A selection of Lord Lexden's letters this year to The Daily Telegraph, The Times, The New Statesman, The Spectator and others. You can read letters from previous years in the menu to the left.
21/02/21 - A Minister for the Union
The Daily Telegraph
SIR - I hope Vernon Bogdanor is right in saying that the Dunlop report on strengthening the Union, completed in 2019, is about to be published at long last (“Can anyone fix the fatal flaws in devolution?”, 18 Feb).
I was assured again and again in the Lords that it would appear before the end of 2020. Some of its recommendations, I was told, were being put into effect.
Why then the continuing secrecy on the part of a government that it is supposed to be firmly committed to the Union? We have been cursed for too long by the policy of “devolve and forget”, as Professor Bogdanor says.
It is erroneous, however, to say that in the past “devolve and forget” in Northern Ireland “legitimised discrimination by a majority-ruled Stormont against the minority Catholic population”. Discrimination was practised, above all in housing, by both Unionist and nationalist local councils. [In 1972 Stormont took over all the major local government functions. Brian Faulkner, the last Stormont Prime Minister, invited the main opposition party to join power-sharing Stormont committees; it refused in accordance with a long nationalist tradition of boycotting serious public responsibility in Ulster under a system it wanted to overthrow.]
Lord Dunlop is one of the few people in public life today who understands the politics of both Scotland and Northern Ireland. He should be appointed Minister for the Union, replacing the three territorial UK departments, as a report by the Lords Constitution Committee suggested a few years ago.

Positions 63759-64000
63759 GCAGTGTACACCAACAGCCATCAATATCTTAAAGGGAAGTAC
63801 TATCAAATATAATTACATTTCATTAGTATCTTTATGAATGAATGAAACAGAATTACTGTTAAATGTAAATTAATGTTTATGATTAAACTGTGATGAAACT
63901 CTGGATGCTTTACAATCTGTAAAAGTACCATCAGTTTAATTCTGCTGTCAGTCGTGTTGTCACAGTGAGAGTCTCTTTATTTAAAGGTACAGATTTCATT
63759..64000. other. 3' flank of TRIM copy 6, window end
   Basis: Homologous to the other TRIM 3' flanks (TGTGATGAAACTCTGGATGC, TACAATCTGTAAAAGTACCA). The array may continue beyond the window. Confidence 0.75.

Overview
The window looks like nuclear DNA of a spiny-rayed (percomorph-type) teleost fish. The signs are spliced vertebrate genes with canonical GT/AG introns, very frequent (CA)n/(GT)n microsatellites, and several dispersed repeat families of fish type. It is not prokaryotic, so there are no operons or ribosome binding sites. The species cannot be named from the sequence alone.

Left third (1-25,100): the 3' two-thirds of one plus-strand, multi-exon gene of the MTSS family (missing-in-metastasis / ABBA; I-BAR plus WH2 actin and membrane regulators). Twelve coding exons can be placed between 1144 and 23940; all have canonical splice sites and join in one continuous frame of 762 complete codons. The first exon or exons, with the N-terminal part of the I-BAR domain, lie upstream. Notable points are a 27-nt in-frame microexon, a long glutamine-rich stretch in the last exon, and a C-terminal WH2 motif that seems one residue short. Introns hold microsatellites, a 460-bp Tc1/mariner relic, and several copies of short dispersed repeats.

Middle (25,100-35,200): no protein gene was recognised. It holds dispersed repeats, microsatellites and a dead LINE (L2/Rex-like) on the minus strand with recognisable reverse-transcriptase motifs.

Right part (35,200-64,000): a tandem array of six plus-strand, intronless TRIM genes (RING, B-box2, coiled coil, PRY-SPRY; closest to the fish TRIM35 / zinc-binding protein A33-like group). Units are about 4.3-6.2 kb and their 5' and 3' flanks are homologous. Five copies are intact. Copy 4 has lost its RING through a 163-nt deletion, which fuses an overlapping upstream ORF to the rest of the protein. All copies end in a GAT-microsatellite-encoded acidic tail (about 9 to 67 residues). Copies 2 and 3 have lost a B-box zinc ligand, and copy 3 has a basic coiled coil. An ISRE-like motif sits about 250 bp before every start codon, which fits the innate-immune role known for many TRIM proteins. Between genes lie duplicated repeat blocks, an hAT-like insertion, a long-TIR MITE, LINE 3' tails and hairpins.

Lord Lexden (Con)
[The passage in square brackets below was not included in the published version.]
13/02/21 - Churchill and the abuse of history
Sir, Winston Churchill’s collection of papers, one of our country’s archival glories, is housed within yards of the venue of the recent conference where he was denounced (“Churchill versus Churchill in racism wrangle”, report, Feb 12). All aspects of his career are richly documented. How many of those who spoke at the conference had studied this massive archive? Assertions unsupported by research are worthless. Where a very great man is concerned, they are contemptible.
House of Lords
05/02/21 - Bishop Bell: Lessons unlearnt by Welby
The Daily Telegraph
SIR – My friends Lord Carey of Clifton (Comment, January 30) and Rev Jonathan Aitken (Letters, February 1) will be widely supported in their calls for an end to the “culture of fear and secrecy” created by the Archbishop of Canterbury’s failure to establish open, accountable arrangements with proper legal safeguards for the investigation of allegations of sexual abuse brought against members of the clergy.
It is intolerable that, after a secret process, Lord Carey was found “on a balance of probabilities” to have known of one person’s record of abuse.
It was clear that something was seriously amiss six years ago when the Church’s press office suddenly announced that compensation had been paid on the uncorroborated word of a complainant who said she had been sexually abused by Bishop George Bell more than half a century earlier.
Lord Carlile QC tore the Church’s conduct of the case to shreds in an independent report at the end of 2017. Astonishingly, Archbishop Welby simply said that a “significant cloud” remained over this internationally renowned bishop.
After another secret process judged a copycat allegation to be groundless in 2019, the archbishop made a general apology to those involved, but there was no withdrawal of his charge against Bishop Bell. It is still awaited.